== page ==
Commenting on the result, MTN’s CEO, Karl Toriola explained that “the effects of customer churn and the restrictions on new SIM sales and activations arising from changes in SIM registration regulations” had resulted in a decline of its subscriber base. This reduction led to a marginal drop of 71,000 in Q1 active data subscribers to 32.5 million but this did not affect growth. Rather they recorded an 86.7% increase in data traffic and a 48.5% increase in usage (MB per user) from the existing base.
Toriola explained that “the improvement in data services was supported by the completion of our acquisition and activation of an additional 800MHz spectrum” enabled the company to further increase traffic by 10% and enhance throughput by 79%.
MTN also doubled its revenue from Digital business rising to N3.7 billion during the quarter while FinTech related revenue rose 28.5% to N14.6 billion.
“Digital revenue grew by 101.0% and fintech revenue by 28.5% as customers continued to adopt more digital products and services, a trend accelerated by the pandemic. As of the end of March 2021, we had 449,100 registered MoMo agents and 4.6 million fintech customers.”
MTN also revealed it was being owed N40.3 billion by deposit money banks (DMBs) on services provided for under its USSD product. MTN did not recognize any revenue for its USSD business resulting in a flat year-on-year revenue for its enterprise business.
What next for MTN?
The GSM behemoth maintains it will continue to pursue double-digit revenue growth in 2021 through its 4G network expansion and positioning its FinTech Business for “accelerated growth” to unlock its full potential.
MTN also revealed it will continue to push for a revised commission paid to banks on its air time sales and is exploring other options of selling its airtime outside of banks.
“We will continue to sustain our expense efficiency programme to strengthen our financial position and support margins. We remain in dialogue with the DMBs on a pricing option for airtime sales commission while diversifying our airtime recharge channels to offer our subscribers more options to purchase airtime and stay connected.”
Dangote Cement incurs N97 billion taxes in 2020
The cement giant incurred its taxes on record.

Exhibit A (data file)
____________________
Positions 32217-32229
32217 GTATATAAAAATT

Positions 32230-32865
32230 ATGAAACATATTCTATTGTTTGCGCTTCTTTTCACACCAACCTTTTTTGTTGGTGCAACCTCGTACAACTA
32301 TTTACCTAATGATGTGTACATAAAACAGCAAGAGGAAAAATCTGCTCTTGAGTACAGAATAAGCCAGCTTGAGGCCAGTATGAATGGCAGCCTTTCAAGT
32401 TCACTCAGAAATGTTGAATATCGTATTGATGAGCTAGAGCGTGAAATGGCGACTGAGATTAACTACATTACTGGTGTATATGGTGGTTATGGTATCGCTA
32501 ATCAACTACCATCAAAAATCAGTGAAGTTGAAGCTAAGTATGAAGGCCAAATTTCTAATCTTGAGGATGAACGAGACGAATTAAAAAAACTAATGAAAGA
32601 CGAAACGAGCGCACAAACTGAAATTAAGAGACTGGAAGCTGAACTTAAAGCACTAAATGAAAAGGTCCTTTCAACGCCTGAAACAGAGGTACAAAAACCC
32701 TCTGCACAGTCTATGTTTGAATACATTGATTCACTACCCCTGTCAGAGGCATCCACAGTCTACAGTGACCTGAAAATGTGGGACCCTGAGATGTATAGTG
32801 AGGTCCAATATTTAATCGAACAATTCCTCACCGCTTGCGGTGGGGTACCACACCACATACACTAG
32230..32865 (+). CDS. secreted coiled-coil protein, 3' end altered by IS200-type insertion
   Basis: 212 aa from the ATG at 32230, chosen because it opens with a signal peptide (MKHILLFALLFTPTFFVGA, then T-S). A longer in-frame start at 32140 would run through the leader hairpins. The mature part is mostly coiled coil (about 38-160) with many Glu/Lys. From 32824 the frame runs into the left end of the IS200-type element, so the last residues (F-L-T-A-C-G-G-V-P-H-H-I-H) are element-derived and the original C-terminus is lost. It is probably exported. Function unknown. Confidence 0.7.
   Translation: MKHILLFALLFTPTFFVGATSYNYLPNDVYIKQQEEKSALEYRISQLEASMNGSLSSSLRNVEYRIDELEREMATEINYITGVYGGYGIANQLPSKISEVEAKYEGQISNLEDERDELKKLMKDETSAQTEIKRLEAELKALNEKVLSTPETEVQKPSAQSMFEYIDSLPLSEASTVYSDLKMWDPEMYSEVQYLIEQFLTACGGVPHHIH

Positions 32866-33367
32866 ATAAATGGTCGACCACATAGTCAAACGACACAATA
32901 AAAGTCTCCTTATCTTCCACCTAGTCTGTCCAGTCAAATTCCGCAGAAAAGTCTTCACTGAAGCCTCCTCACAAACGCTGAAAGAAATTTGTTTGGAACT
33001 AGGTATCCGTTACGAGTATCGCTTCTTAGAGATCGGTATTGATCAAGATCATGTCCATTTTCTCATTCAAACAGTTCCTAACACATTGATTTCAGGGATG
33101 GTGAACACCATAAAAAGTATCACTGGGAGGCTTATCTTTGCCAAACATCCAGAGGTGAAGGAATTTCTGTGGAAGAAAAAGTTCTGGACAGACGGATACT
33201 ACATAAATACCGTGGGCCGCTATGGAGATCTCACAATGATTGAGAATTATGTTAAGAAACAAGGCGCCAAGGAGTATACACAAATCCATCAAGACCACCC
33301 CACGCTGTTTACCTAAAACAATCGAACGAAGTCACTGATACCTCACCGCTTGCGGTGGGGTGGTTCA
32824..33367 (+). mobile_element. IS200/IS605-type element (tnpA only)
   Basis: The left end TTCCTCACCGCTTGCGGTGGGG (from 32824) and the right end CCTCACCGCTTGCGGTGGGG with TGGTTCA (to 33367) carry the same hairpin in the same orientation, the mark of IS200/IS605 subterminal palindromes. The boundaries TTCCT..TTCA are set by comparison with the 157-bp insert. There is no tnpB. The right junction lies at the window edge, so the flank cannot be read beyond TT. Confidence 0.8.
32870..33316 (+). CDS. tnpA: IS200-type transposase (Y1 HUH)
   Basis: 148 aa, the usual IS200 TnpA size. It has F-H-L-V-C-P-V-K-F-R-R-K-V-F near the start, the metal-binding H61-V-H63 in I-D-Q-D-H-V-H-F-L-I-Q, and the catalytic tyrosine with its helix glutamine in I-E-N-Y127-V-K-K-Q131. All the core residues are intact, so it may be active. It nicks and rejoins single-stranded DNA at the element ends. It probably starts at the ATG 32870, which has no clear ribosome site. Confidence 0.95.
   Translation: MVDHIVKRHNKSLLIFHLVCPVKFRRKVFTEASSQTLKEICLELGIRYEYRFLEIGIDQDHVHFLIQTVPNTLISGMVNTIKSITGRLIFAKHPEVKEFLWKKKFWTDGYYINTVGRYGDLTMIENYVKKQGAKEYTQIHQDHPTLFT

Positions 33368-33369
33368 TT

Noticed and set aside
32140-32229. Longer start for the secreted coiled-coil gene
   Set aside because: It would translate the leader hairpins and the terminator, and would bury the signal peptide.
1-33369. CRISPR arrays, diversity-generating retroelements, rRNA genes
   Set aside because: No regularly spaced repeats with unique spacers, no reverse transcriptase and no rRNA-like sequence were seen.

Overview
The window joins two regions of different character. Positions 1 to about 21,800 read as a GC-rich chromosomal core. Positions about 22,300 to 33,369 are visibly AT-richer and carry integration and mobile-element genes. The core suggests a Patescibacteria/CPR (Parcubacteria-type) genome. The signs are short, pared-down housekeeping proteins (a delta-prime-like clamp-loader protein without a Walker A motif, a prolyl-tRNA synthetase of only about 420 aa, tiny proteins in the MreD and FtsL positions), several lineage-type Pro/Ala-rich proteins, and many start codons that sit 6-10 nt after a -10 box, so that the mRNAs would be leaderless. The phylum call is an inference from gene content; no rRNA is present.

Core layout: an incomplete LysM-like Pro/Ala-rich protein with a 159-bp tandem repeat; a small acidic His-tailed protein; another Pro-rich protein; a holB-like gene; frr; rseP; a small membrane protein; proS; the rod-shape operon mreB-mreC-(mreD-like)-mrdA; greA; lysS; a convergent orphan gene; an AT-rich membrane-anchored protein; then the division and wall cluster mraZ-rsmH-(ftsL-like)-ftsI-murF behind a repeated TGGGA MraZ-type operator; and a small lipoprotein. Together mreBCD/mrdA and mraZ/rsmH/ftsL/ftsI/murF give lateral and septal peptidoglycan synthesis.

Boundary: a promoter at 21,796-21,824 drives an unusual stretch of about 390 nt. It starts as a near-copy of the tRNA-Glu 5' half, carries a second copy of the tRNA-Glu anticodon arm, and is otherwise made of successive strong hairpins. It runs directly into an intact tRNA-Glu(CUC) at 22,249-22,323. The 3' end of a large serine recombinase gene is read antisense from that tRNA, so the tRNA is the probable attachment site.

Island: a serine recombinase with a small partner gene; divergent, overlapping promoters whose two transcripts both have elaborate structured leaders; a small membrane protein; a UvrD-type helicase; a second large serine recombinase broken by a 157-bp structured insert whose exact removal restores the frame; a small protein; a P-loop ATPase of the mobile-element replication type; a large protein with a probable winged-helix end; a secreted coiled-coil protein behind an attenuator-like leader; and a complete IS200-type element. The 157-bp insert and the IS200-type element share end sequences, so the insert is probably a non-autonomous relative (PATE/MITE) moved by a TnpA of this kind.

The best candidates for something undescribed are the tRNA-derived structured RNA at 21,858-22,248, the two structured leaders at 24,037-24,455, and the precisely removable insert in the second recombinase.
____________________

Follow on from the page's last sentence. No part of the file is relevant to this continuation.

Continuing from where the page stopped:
One of Nigeria’s largest indigenous companies and the largest by market capitalization incurred a company income tax of N97 billion for the financial year ended December 2020.
This s according to the information contained in its full-year audited financial statements for the period under review.
Why this matters?
Dangote Cement has enjoyed Pioneer Status over the years and has often been criticized for not paying enough taxes despite its mega-profits.
- The N97 billion incurred in 2020 is the highest company income tax reported by Dangote Cement since it became listed on the Nigerian Stock Exchange.
- It incurred N49 billion in taxes in 2019 and got a tax credit of N89.5 billion in 2018.
- Despite incurring N97 billion in taxes during the year, Dangote Cement’s actual tax paid was just N20.9 billion in 2020 compared to N4.6 billion paid a year earlier.
- Tax incurred in the profit and loss statement is an accounting provision and is not always the actual tax paid in cash.
- Putting it into context, the dividend paid during the year is N272 billion and interest payments to its creditors totals N48.2 billion.
Improved Cement Revenues
Despite the Covid-19 Pandemic, the Cement Giant reported full-year revenue of N1 trillion, the highest it has ever recorded since it was privatized almost 20 years ago. The company also reported a profit before tax of N373.3 billion only and a profit after tax of N276 billion, its highest since 2018.
Nigeria like most countries in the world has faced a challenging 2020 due to the impact of Covid-19 on the economy, especially the private sector. However, mega-corporations like Dangote Cement appear to have even performed better during the year. The cement industry in general also appears to have performed well during the year as the combined revenue of the top 3, Dangote Cement, Lafarge, and BUA rose to N1.47 trillion from N1.28 trillion.
The impressive result nonetheless, Dangote Cement’s margins remained strong during the year posting a gross profit margin of 57% in line with its 3-year averages. However, the higher taxes incurred in 2020 dropped profit margins to 26.7%. When compared to 2018 when it still enjoyed Pioneer status, the company posted profit margins of about 43%.